WATERVILLE, OH (WTOL) - It's official as of 10 a.m. Tuesday. the city of Waterville will begin getting their drinking water from Bowling Green instead of Toledo.
But it's a decision that could affect the entire region.
In 2015, the city signed a contract with Bowling Green to have a pipeline connect them across the Maumee River in order to reduce costs.
When Waterville was told by Toledo in 2014 that their water rate would have to increase by about 68 percent, the city began searching for an alternative water source.
Waterville's contract with Bowling Green has been signed for a 25-year water supply.
The cost will be $2.4 million and will be paid by bonds sold through the city of Waterville.
Kenneth Blair, the Public Works Director for the city Of Waterville, says the city doesn't anticipate any problems, but says the changeover could cause cloudiness or brownish colored water similar to what happens when hydrants are flushed.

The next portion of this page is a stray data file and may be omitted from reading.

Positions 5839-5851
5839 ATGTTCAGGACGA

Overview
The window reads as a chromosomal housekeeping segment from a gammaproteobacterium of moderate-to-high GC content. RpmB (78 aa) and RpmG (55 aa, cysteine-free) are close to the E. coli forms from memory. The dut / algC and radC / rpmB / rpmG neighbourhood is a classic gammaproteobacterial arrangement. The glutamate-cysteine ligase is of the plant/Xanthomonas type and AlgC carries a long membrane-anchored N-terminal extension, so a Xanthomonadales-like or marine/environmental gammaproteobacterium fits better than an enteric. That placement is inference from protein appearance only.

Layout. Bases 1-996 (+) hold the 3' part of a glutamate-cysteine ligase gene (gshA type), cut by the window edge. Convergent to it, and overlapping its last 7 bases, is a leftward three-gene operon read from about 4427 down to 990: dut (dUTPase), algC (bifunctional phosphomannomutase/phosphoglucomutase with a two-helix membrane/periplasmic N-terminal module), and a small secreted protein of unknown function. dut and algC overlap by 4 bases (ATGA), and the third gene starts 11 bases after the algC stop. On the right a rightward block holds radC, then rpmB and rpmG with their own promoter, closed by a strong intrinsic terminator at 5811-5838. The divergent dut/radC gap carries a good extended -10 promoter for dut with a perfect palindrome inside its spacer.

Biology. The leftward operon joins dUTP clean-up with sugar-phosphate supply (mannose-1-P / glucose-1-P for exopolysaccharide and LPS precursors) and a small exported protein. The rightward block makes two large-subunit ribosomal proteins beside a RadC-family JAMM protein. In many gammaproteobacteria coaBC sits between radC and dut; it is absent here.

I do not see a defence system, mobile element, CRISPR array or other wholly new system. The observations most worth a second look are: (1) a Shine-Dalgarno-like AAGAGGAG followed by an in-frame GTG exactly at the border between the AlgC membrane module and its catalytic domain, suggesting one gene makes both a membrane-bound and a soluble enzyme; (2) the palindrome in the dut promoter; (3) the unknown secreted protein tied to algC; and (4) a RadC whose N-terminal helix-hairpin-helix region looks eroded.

Anyone who notices a change in water quality, such as cloudiness or brown color, or a change in pressure is asked to call the Municipal Office at 419-878-8100. The city has a detergent that goes in your washing machine that helps remove the rust from the water.
Teri Bodnar, a Waterville resident, says she feels like Toledo has its hands in too many things and she's glad Waterville is separating.
"I think it's good that we're reaching out and looking for other options than just getting everything through Toledo," said Bodnar.
"It certainly is a significant crack in a system that has been built for four decades to see one of the customers actually connecting the pipe and connecting another system. It's scary," said Pete Gerken, Lucas County Commissioner.
Some of Toledo's other water customers have said they'll also split if Toledo doesn't get on board with a new regional system that gives everyone a say.
Gerken says breaking off is not a good option in the long-run.
"This pipe can run both ways. It can be, you know, help be an inter-connection. I think Mayor Broadie and Waterville are willing to be part of a system, but they're not willing to stay a part of the status quo, and the status quo is the City Toledo is the monopoly owner," said Gerken.
The next meeting on a regional water system is March 8.